Is it possible to commit a crime for the right reasons even when you don't have all of the facts? That's part of the premise behind the new AMC drama "Low Winter Sun," which followed one cop's journey into a darkness that he didn't fully understand. The show had some potential, but it was mostly squandered by an uneven plot that failed to explain very much of the story.
"Low Winter Sun" followed Detective Frank Agnew (Mark Strong) who enjoyed his job being a Detroit cop, but he was pushed to the brink by a fellow Detective who may have killed a woman that he was seeing. Frank murdered his colleague for revenge with the help of the Detective's partner Joe Geddes (Lennie James) who may have a hidden agenda of his own. Joe and Frank took great lengths to cover up the crime by making it look like a suicide, but they were unaware of everything that their deceased colleague was involved in. Simon Boyd (David Costabile) arrived in Frank's precinct with some of his Internal Affairs officers with the intention of putting the department under the microscope. Frank and Joe were forced to work very hard to cover their tracks at work, but one of them went a little too far cleaning up the deceased cop's work station. Their boss Charles Dawson (Ruben Santiago-Hudson) appeared to be unaware of the chaos going on around him, but he could likely be pretending to be clueless to it all. Frank and Joe also had to keep a close eye on Detective Dani Khalil (Athena Karkanis) who was getting suspicious of their connection. On the criminal side, the dead cop had associates in Damon (James Ransone) and Maya Callis (Sprague Grayden) who were trying to stay ahead of a crime boss capable of killing both of them without blinking an eye. Is it possible for everyone to keep their secrets hidden or will they lose everything in the process?
In terms of questions, the show asked quite a few but none of them were answered yet. It also didn't help that the premiere didn't set things up properly for viewers to explain why Frank was pushed to commit murder. The premiere episode threw viewers right in the middle of the chaos without giving them a clue as to why the detective deserved to die. The episode should've spent some of the time setting up the crime before going right into it, because the opening scenes were somewhat brutal and should've been a way to end the premiere instead of starting it. The rest of the episode proceeded with the fallout of the crime, which should've only been touched upon as a way to lure viewers in instead of pull them away. Another plot weakness was the sorely lacking criminal element that was only loosely connected to the cop side of the show. Grayden had a strong presence as a overly supportive wife who might be encouraging her husband into doing the wrong thing. Hopefully, her character will surpass Ransome's impulsive Damon and become the leader of their crew. She gave Maya the right amount of grit and vulnerability to make her someone worth watching as the season progressed.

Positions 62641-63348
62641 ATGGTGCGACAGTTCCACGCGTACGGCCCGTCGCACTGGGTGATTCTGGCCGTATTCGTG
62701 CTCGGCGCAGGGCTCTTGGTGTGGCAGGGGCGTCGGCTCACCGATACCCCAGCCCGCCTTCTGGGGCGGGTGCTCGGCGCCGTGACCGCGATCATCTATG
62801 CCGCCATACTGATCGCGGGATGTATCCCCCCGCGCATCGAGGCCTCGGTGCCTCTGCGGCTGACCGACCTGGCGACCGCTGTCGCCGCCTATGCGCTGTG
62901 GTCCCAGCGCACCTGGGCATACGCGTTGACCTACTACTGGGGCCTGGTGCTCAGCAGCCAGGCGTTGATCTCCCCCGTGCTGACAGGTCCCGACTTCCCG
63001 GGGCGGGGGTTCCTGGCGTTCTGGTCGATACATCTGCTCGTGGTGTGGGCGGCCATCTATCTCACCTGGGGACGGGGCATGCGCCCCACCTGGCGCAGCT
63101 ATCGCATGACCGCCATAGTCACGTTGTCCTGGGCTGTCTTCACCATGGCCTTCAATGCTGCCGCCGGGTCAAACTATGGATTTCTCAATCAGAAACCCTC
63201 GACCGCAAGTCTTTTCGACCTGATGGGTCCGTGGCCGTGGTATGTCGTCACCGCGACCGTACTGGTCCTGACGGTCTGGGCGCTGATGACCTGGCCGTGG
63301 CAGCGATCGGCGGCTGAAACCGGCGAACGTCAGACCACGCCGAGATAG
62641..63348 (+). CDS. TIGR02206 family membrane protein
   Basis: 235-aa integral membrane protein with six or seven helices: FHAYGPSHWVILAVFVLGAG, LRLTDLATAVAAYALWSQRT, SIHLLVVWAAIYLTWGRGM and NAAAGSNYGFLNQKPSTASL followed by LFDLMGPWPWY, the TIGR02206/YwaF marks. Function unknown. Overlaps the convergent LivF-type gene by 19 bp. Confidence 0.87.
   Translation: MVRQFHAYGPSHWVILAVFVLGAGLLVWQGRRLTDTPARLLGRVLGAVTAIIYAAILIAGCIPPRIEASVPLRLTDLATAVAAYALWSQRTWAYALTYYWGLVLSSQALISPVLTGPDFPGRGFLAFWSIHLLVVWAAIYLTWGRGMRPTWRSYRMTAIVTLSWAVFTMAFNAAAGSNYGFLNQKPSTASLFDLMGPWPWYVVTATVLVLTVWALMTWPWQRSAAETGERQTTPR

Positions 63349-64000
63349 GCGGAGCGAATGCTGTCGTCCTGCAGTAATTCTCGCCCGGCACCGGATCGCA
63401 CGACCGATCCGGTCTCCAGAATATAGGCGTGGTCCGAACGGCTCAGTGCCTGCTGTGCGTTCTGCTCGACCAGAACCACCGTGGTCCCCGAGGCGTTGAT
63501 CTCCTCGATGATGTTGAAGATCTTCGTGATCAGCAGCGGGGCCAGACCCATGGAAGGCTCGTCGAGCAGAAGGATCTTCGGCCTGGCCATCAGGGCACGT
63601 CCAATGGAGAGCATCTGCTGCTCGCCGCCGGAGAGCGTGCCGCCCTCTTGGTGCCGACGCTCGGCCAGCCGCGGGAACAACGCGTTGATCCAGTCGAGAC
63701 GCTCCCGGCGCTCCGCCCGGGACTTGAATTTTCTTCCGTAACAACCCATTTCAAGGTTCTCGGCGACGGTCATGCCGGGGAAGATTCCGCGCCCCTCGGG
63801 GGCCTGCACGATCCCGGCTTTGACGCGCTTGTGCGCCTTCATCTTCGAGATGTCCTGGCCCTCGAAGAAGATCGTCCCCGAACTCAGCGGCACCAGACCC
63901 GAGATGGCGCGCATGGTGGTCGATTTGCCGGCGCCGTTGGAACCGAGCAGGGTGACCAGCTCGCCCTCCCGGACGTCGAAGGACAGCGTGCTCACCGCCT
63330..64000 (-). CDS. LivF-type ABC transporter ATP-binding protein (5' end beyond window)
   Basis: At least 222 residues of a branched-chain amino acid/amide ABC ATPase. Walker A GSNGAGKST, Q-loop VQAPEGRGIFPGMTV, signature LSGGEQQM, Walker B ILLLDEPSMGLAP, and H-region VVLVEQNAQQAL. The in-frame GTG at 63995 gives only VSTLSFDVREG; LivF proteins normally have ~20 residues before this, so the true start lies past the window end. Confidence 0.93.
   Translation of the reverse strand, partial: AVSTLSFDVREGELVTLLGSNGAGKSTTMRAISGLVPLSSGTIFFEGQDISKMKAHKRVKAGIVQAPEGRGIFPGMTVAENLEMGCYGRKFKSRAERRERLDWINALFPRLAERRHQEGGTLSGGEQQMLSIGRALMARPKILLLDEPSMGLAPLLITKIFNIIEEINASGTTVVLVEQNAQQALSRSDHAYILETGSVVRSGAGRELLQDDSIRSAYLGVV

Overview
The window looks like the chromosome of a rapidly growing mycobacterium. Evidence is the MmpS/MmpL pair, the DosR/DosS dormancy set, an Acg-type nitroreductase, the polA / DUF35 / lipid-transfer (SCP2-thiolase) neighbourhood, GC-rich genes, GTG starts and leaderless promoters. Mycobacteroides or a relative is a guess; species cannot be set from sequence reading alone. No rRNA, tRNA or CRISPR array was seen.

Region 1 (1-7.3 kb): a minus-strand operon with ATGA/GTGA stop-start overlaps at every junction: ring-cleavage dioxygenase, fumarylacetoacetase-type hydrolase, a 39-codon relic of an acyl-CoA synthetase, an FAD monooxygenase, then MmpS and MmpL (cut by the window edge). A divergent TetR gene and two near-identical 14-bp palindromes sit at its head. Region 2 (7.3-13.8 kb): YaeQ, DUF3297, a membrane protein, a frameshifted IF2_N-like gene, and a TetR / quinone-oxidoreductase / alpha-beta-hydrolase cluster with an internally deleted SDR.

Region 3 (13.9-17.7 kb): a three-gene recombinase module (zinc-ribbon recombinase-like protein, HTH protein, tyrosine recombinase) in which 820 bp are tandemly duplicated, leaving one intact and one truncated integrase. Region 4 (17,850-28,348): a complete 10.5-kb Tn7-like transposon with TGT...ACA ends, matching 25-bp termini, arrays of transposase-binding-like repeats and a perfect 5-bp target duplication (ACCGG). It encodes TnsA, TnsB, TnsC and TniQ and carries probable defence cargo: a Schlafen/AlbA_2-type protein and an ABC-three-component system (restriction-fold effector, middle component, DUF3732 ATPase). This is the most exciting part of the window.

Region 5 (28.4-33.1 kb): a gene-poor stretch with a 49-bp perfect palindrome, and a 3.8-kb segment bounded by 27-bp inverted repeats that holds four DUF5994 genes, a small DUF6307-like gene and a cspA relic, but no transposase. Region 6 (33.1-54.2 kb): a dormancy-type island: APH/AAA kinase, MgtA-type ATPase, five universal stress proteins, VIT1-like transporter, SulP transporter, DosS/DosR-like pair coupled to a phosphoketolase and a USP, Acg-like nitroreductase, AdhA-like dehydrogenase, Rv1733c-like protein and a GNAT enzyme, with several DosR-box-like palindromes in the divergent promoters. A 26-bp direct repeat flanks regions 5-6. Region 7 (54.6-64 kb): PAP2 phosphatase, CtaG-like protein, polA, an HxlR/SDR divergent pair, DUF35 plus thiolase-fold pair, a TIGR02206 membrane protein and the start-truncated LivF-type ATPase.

As for breakout performances, Strong and James led the pack as very complex detectives who had very different motives for doing their job. On the big screen, Strong usually played dark and dangerous villains with grand plans of violence. It was a nice change of pace seeing with playing an anti-hero in his own leading role because he gave Frank a sense of strength and unpredictability that made viewers wonder what he was going to do next. Strong's most memorable scene came when he had time to reflect on his actions and he was slowly coming undone by everything. He reflected on everything he lost and everything else he could lose, which forced him to destroy the only remaining evidence of the woman he loved and lost. Hopefully, the show will fix its weaknesses in future episodes to give Strong more of an opportunity to shine. James, on the other hand, appeared to be playing the role of a supportive friend when the character had so much at stake. He played Joe as a man who had much more at stake than he was willing to admit, which won't be revealed just yet. James gave Joe a sense of fear and swagger that made him worth watching, even though his time could be short on the show. Only time will tell if that's the case.
"Low Winter Sun" premiered on August 11th and airs Sundays at 10:00 PM on AMC.
Verdict: Strong delivered a powerful performance that got lost in the shuffle of an uneven premiere that failed to set up the rest of the season properly.
TV Score: 2 out of 5 stars
1 Star (Mediocre)
2 Stars (Averagely Entertaining)
3 Stars (Decent Enough to Pass Muster)
4 Stars (Near Perfect)
5 Stars (Gold Standard)